Tuesday, March 13

Our Ex-Army Ranger Neighbor

Thomas "Thunder" Thornton

Our cabin, Summer 2002
Following the rules of a saying, The 5 Pees, while making maple syrup, got me thinking about that saying and the old Military guy who taught it to us. 

My husband and I have a little cabin in the woods in the Hocking Hills area, outside of Logan, Ohio.
A small primitive cabin when we purchased it, we have since added a well and shower.

Bill and I, (and me way before I even met Bill), have always loved the outdoors, hiking, camping, campfires. You get the idea.


Well, one morning, I'm not sure how it happened, but we climbed, (barely and slowly) out of our tent and realized:  It hurts to sleep on the ground!

Something had happened, the Earth had stopped rotating, or something, but we had grown old enough that sleeping in a tent ON THE GROUND, hurt with a capitol H!
*A note here: technology has caught up, we have pads and vapor barriers and are tent camping again)

So, slowly we stopped sleeping in our tent as often. But we missed the nights in the woods something awful!
We decided to shop around for a permanent "camp site" or woods to call our own, and maybe build something to sleep in, off the ground.

After months of searching, nothing.
Everything we looked at was a house with a yard to mow.
We already had one of those.

One day, after traveling to the southern part of Ohio near the Ohio river to look at a so called "cabin in the woods" (it wasn't) we drove home through the Hocking Hills area and stopped at a local watering hole (tavern with food) called Jimbo's.
We had been in Jimbo's a time or two after hiking the trails at Hocking Hills State Park.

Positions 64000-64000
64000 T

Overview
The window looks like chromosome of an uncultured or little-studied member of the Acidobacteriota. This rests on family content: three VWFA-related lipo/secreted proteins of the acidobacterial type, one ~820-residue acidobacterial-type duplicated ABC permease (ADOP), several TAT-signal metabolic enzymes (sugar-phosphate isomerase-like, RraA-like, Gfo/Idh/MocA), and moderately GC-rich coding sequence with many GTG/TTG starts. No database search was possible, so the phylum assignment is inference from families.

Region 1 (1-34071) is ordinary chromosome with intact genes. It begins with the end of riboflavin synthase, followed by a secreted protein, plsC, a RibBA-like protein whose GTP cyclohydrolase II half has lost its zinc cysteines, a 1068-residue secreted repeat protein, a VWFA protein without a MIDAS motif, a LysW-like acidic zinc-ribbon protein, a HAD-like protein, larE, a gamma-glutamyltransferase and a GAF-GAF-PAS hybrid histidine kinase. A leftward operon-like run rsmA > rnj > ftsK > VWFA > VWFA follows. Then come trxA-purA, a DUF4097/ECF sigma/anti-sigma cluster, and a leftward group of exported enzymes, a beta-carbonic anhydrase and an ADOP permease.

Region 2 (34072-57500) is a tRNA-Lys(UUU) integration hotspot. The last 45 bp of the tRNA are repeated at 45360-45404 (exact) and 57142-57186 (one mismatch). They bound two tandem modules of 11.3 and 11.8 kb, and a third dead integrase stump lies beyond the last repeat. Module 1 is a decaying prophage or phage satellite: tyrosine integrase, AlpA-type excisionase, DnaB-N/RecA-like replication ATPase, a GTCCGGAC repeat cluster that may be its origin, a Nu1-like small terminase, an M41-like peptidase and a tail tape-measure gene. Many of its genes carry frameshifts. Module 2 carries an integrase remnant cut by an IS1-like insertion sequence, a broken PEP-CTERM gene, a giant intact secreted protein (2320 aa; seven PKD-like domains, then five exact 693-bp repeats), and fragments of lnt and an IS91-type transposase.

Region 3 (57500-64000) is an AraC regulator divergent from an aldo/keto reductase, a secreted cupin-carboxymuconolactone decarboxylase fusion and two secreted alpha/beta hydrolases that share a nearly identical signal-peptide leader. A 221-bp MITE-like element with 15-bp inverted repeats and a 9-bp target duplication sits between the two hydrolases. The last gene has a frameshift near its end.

Jimbo (the owner of Jimbo's) just happen to know of a little cabin for sale in the area and gave us the directions.

We were so discouraged from looking at houses with yards called "cabins" that we didn't hold out any hope for this one.
We were wrong.
It was exactly what we were looking for!
The cabin was a little over 2 miles from Jimbo's, 2 miles from Ash Cave, on top of a hill, in the middle of the woods and up a very winding road. Alexis was 11 years old and Daniel 8 when we pulled up to the roped off lane leading to the cabin. As we parked, the kids jumped out of the car and we all starting talking at the same time, commenting on how beautiful the cabin was and that it was just what we were looking for.

Our excitement was interrupted by a very loud and deep voice yelling:
HEY!    HOLD IT RIGHT THERE!     WHO IN THE HELL ARE YOU!

Bill had heard from Jimbo that an old ex-military guy lived in the cabin next door and that he was mean and grouchy. This day he was packing (as in a loaded pistol!)
With the hair standing up on our arms (yes, scared) Bill yelled back across the ravine: "Don't shoot Tom, it's me Bill, Jimbo sent us to look at this cabin for sale."

Eleven days later, the cabin was ours.

Tom enjoying an afternoon fishing